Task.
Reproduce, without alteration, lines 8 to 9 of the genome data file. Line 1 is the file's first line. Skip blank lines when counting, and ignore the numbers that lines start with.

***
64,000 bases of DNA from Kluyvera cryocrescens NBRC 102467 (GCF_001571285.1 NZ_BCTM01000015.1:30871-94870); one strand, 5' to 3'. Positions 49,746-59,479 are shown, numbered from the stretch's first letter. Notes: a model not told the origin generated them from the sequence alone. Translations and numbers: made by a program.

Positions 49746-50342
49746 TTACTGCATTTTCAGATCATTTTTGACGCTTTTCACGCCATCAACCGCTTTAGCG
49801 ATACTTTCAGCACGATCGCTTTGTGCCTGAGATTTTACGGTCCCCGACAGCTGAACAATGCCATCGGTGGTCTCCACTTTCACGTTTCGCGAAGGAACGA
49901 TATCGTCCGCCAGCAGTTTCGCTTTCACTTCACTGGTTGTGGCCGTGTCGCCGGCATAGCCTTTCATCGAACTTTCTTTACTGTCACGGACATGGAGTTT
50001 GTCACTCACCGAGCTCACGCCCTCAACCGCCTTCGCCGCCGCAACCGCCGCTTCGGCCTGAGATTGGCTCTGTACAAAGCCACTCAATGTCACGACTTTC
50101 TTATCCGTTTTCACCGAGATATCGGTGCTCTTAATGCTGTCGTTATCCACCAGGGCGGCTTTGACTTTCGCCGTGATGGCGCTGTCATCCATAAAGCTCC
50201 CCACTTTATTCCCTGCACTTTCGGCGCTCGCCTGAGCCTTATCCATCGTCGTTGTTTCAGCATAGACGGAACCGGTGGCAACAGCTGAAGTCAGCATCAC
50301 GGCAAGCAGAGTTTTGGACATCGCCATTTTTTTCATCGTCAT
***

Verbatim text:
50201 CCACTTTATTCCCTGCACTTTCGGCGCTCGCCTGAGCCTTATCCATCGTCGTTGTTTCAGCATAGACGGAACCGGTGGCAACAGCTGAAGTCAGCATCAC
50301 GGCAAGCAGAGTTTTGGACATCGCCATTTTTTTCATCGTCAT